Do you know how it is when you LOVE a book? When you're reading it just to revisit, and not to find out what happened? That is how it is for me with The Forgotten Door. So when Jenny from Jenny's Wonderland of Books issued a call for Carnival of Children's Literature entries about "history of children's books or favorite old books", I naturally thought of The Forgotten Door.
The Forgotten Door is a middle grade science fiction novel, published in 1965. The author is Alexander Key, who also wrote Escape to Witch Mountain. It has been one of my very favorite books for as long as I can remember. The Forgotten Door is the story of a young boy from a far distant and highly evolved planet who accidentally falls through a hidden doorway. He winds up in a cave in the mountains on Earth, with amnesia from his fall. He remembers that his name is Jon, and he can recognize that certain things, like books, are familiar, while others, like cars, are not. He doesn't speak English, but he does read minds, and that helps him to find his way.
Jon is taken in by a kind family, the Beans, who gradually figure out (and help Jon to figure out) that he's from another planet. While the Beans are eager to help Jon, others from their rural community are much more suspicious, and conflict ensues. As Jon tries to recover his memory, he and Beans find themselves in danger.
I can't objectively tell you why I love this book so much. When I read it now, part of my experience of the book is an echo of my first reading, as I, with the Bean family, figured out that Jon wasn't human. I was charmed when he learned English in two days, refused to eat meat or wear leather, and knew how to communicate with animals. I was touched by the Bean family's unquestioning decision to help Jon, even when it put their own lives at risk. I cried at the end. You can't, as a reviewer, put aside an affection like that, and objectively review a book.
I can see, on reading the book now, that the characters are a bit black and white. There are good guys and bad guys, with only some minor background on why some of the bad guys became bad. And I can see the implausibility of a boy from a far distant planet and finding that, appearance-wise, he fits in pretty well with humans (though some explanation is provided for this). I can even see that the book moralizes a bit -- Jon is shocked at the concepts of money, war, and greed, because these things don't exist in his more advanced world.
But none of that matters. I still adore The Forgotten Door. Jon is a very likable character. In the first chapter, despite disorientation from the fall, he is resolute in moving forward. He puts himself in danger to protect a deer. And once he recovers a little, he displays a sense of humor. Here's one of the earliest scenes:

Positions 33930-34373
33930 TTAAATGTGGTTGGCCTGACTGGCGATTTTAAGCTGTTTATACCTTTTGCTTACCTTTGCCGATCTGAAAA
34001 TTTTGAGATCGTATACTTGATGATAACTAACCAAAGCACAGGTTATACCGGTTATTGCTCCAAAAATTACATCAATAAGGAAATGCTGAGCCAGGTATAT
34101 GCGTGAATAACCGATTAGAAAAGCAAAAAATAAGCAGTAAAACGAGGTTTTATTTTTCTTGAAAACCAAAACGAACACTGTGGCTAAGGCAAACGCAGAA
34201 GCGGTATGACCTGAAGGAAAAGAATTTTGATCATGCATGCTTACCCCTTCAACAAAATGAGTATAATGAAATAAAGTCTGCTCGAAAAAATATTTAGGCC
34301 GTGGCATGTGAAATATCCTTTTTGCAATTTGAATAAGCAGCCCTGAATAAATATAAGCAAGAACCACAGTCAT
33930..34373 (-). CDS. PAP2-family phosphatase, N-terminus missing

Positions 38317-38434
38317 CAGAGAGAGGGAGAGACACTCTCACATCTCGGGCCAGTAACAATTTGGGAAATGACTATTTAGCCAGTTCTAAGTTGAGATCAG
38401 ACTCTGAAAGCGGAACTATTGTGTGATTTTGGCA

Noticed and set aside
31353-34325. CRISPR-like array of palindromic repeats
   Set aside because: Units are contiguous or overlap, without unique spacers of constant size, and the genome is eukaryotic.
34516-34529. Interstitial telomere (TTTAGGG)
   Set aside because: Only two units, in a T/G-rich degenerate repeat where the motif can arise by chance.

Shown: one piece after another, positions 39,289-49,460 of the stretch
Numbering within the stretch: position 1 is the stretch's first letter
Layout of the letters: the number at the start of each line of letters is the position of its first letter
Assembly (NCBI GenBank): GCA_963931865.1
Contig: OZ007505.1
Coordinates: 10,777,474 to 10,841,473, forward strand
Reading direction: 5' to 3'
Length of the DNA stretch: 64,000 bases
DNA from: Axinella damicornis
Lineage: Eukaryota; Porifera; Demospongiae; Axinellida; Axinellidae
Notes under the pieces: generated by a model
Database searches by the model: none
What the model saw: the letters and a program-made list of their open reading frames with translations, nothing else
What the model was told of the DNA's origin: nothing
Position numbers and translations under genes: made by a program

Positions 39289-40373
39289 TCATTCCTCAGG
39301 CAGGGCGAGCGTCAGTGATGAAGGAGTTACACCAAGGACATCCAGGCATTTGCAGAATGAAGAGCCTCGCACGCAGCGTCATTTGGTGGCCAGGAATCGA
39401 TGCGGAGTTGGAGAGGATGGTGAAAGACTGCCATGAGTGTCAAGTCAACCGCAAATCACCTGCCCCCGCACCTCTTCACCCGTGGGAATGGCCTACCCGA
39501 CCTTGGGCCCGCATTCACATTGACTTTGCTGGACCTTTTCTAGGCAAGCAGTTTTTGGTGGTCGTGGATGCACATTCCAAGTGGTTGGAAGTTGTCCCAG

"Where was he? How did he get here? He pondered these questions, but no answers came. He felt as if he had fallen. Only -- where could he have fallen from? The rocky walls met overhead, sloping outward into a tangle of leafy branches.
There was another question his mind carefully tiptoed around, because it was more upsetting than the others. Whenever he approached it, it caused a dull aching in his forehead. Finally, however, he gave his head a small shake and faced it squarely.
Who am I?" (Chapter 1)
The Beans are great, too. They don't have a television set, because they've been using their extra money for books, but they hope to have one someday. And they struggle when they have to explain to Jon that sometimes it's necessary to tell a lie (like about where he's from).
The Forgotten Door is fast-paced, with the tension mounting right up to the book's climax, and a very quick read. I think that Key did a great job with atmosphere, from Jon's initial walk through countryside that looks inexplicably unfamiliar to the kitchen table at the Bean's cozy farmhouse. A quick Internet search reveals that many people who grew up in the 60s have strong memories of this book.
More than any of these things, I think that what moves me about The Forgotten Door is the idea behind it - that there could be civilizations so advanced that a boy would be baffled to ever encounter anyone who wished him harm. While The Forgotten Door offers a pretty clear indictment of our civilization in the 1960s, I think that the existence of Jon's world is a message of hope. Alexander Key makes this clear in the book's dedication:
"To all those who like the
starlight, and wonder about
other places and other people."
So, I really can't tell you if you or your children would like this book now on a first reading. I think that you would. But I can't be sure. What I can be sure of is that I'll be re-reading The Forgotten Door every couple of years for the rest of my life. Thanks, Jenny, for inspiring me to re-read it today. And I will add that the fact that this book is still in print means that there are other people out there who love it, too.
Publisher: Scholastic Paperbacks
Publication Date: Originally, 1965 (original cover shown above). The 1986 paperback edition is still in print, and is the one that I have linked to at Amazon.
Source of Book: Bought it, many years ago, at a used bookstore
Other Blog Reviews: Boys Rule, Boys Read, The One Minute Critic. See also an interesting discussion about the book at Blue Wren.
Author Interviews: None (he died in 1979), but Homeschool Kid Lit did a feature on Alexander Key last year.
© 2009 by Jennifer Robinson of Jen Robinson's Book Page. All rights reserved.